My feminist theory professor was also really into art, so receiving the presentation and questioning the meaning of these images goes hand in hand with cultural feminism for me. For example, here are a few photographs that piqued my interest:
This is Part 1 of 2 on challenging our conceptions of feminism and femininity. Stay tuned for Part 2 in the next day or so…
I read an article the other day that I found through Feministing that has brought to mind a lot of questions about femininity. The article written by Karen Salmansohn is titled ‘Are You a Feminist, or a Feminine-ist?’. The title of the article immediately set off some warning bells, but I gamely read on. Salmansohn is basically highlighting her theory behind and solution for the modern discomfort with the word feminism. Here’s how I read the article:
“…Almost from the introduction of the word “feminism” into our world, the definition has become corroded to mean something less than complimentary than its original intent. Somewhere along the line, to be a feminist started to mean a woman who’s basically unattractive both in looks and spirit.”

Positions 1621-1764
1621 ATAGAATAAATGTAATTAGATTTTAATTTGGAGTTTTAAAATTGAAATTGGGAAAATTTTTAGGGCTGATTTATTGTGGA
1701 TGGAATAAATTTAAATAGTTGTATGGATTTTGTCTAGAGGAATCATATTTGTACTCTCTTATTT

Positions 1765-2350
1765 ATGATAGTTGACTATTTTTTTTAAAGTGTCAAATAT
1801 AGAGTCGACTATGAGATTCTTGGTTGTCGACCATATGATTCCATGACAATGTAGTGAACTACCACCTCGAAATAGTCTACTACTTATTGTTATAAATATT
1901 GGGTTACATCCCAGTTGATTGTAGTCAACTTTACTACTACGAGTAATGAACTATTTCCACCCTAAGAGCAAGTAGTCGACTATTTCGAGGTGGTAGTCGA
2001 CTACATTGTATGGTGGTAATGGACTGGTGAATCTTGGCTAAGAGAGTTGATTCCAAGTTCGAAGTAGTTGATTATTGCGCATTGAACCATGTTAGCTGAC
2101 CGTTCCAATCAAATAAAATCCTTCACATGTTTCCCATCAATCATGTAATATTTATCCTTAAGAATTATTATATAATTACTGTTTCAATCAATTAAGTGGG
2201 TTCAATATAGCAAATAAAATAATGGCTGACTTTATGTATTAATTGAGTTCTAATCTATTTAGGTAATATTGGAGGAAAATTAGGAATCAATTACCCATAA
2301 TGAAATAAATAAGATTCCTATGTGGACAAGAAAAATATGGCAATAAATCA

Okay, I would strongly disagree, but I understand that this perception exists…
“I find this negative connotation to be shameful and highly unhelpful. Women could truly benefit from finding a more inspiring word than “feminism” to stand by, as well as stand for, when seeking to become our most powerful and successful selves.”
Really? I agree with the unhelpful negative connotation, but ‘feminism’ is pretty damn inspiring to me…
“We don’t have to make a choice between feminine or powerful and successful. We can be all those things.”
OOH! OOH! Bingo! I definitely agree with this point! Okay keep going…
“With this in mind, I’d like to put forth that starting today, the word ‘feminism’ be updated to become the new word ‘feminine-ism.’”
Wait, WHAT!?!? Eff that.
And so the article goes on. I mean, I understand where the writer is coming from. In our exploration of independence as women, the sacrifice/rejection of traditionally feminine things was necessary at times in order to challenge society to redefine its norms. It also opened up incredible new avenues for women who felt restricted by these gendered roles and images. Today, we are in a much better place to reclaim some of these so-called ‘feminine’ practices. Read the rest of this entry »